Anesthesiologists need a wide range of knowledge about medications, internal medicine, how the human body works, and its responses to the stress of surgery. As physicians, anesthesiologists are responsible for administering anesthesia to relieve pain and for managing vital life functions, including breathing, heart rhythm, blood pressure, and brain and kidney functions during surgery.

As doctors, they manage, and treat any medical problems which may be present before surgery or that may develop during or immediately after surgery. Those patients who have received medical evaluations or treatment from their physicians before surgery must have that same medical care continued during surgery by their anesthesiologist.

Prior to surgery, anesthesiologists evaluate the patient's medical condition and formulate an anesthetic plan for each individual patient taking into consideration that patient's physical status. During surgery, advanced technology is used to monitor the body's functions. Anesthesiologists must interpret these sophisticated monitors in order to appropriately diagnose, regulate and treat the body's organ systems while a personalized, very delicate balance of anesthetic medications is administered. In some hospitals, nurse anesthetists may assist the anesthesiologists with the monitoring responsibilities. However, it is the anesthesiologists who are responsible for the interpretation of that monitoring and who make educated medical judgments concerning the patient's responses, and when it is and when it is not appropriate to treat the patient.

At the conclusion of surgery, anesthesiologists reverse the effects of the anesthetic medications, and return the patient to consciousness once again.

They maintain the patient in a comfortable state during recovery, and are involved in the provision of critical care medicine in the intensive care unit. Anesthesiologists also are involved in the practice of chronic pain management.

During the Surgery, What Does My Anesthesiologist Do?

Your anesthesiologist is personally responsible for your comfort and well-being before, during and after your surgical procedure. In the operating room, the anesthesiologist will direct your anesthesia and manage vital functions, including heart rate, blood pressure, heart rhythm, body temperature and breathing. The anesthesiologist also is responsible for fluid and blood replacement, when necessary. He or she will regulate the anesthesia so that you will be comfortable until your anesthetic care is completed.

Anesthesiologists’ responsibilities to patients include:

A. Preanesthetic evaluation and treatment;

B. Medical management of patients and their anesthetic procedures;

C. Postanesthetic evaluation and treatment;

D. On-site medical direction of any nonphysician who assists in the technical aspects of anesthesia care to the patient.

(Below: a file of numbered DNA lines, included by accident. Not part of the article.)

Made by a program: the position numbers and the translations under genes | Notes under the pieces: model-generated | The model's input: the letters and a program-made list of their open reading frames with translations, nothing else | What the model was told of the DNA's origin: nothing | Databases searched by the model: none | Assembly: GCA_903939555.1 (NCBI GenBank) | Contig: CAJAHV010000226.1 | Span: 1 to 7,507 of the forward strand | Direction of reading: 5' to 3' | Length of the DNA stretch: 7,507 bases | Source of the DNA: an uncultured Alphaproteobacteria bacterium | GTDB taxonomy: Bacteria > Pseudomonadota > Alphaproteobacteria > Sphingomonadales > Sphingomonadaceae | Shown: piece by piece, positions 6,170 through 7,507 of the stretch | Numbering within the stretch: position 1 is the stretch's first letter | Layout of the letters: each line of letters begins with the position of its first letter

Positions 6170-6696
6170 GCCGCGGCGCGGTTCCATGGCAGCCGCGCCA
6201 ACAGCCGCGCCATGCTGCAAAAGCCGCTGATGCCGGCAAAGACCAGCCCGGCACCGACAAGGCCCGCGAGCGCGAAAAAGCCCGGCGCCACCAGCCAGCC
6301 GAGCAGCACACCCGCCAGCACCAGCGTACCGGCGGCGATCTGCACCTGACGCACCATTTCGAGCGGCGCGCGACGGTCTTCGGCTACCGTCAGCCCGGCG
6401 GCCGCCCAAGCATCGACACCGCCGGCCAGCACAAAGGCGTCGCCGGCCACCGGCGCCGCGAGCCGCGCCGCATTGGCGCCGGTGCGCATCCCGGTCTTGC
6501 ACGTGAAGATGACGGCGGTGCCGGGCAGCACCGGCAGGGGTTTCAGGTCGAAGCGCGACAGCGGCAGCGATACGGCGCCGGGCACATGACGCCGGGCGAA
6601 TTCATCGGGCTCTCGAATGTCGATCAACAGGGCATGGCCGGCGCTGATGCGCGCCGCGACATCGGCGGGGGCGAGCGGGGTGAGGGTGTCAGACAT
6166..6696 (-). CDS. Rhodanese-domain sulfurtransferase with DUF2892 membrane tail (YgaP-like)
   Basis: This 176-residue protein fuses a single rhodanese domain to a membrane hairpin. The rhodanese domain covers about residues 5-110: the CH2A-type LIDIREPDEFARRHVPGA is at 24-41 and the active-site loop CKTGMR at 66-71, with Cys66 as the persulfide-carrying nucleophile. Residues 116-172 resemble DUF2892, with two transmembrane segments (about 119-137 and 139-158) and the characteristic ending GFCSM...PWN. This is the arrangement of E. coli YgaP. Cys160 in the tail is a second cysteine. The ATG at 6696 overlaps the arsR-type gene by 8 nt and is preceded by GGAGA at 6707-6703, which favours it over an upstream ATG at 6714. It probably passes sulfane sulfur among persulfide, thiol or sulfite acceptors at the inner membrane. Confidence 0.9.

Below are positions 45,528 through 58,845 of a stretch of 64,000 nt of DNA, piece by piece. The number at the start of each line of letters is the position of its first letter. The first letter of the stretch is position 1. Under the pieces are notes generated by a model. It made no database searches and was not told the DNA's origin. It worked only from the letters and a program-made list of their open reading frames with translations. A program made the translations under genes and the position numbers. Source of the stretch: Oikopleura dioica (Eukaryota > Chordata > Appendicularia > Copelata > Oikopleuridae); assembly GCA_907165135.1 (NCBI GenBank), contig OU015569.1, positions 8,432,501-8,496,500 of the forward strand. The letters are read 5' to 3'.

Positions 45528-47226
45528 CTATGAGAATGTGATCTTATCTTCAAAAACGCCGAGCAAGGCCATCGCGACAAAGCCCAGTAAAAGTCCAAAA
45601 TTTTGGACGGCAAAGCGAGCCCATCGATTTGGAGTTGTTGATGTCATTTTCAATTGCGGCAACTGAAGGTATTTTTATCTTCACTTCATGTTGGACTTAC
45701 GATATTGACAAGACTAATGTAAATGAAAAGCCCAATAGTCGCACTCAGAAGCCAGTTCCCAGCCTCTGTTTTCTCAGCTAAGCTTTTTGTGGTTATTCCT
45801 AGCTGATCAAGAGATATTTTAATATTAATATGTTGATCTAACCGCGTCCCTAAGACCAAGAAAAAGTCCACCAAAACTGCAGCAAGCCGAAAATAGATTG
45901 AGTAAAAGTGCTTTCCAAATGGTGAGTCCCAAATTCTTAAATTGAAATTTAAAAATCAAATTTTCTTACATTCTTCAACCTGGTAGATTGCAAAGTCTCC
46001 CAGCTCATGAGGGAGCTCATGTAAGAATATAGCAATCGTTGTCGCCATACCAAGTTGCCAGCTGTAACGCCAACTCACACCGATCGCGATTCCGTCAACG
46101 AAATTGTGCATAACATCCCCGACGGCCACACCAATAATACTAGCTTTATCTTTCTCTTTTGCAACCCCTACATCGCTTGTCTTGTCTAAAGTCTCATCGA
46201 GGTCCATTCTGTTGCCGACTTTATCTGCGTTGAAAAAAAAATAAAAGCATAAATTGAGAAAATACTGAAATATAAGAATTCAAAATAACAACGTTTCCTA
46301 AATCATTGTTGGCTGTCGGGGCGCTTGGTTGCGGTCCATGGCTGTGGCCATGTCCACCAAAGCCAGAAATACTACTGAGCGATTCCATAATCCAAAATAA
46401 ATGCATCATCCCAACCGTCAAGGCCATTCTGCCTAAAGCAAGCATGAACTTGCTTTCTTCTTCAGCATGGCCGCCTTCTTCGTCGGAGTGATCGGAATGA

Frequently, people requiring surgery may have other medical conditions, such as diabetes, asthma, high blood pressure, arthritis or heart problems. Because of your preoperative evaluation, your anesthesiologist will be alert to these conditions and well-prepared to treat them during your surgery and immediately afterward. Your continued medical management during surgery is necessary to help you have a speedy recovery. As doctors, anesthesiologists are uniquely qualified to treat not only sudden medical problems related to surgery itself, but also your chronic conditions that may need special attention during your procedure. This is because their medical training provides a strong background in the principles of internal medicine and critical care.

Many people are apprehensive about surgery or anesthesia. If you are well-informed and know what to expect, you will be better prepared and more relaxed. Talk with your anesthesiologist. Ask questions. Discuss any concerns you might have about your planned anesthetic care. Your anesthesiologist is not only your advocate, but also the physician uniquely qualified and experienced to make your surgery and recovery as safe and comfortable as possible.

The Nervous System - Your Body's Communication System

Your body has an amazing communication system composed of a network of billions of nerve cells which interconnect with your brain and spinal cord. This network is called the nervous system and spreads messages throughout your body including your internal organs and skin's surface. Through this network, constantly changing electrochemical signals transmit information from the outside world to your brain, including messages of injury that translate to your brain as pain sensations. These signals travel incredibly fast from the tip of your nerve endings to your spinal cord, and on to various areas in your brain where they're processed into emotions, sensations, thoughts and actions.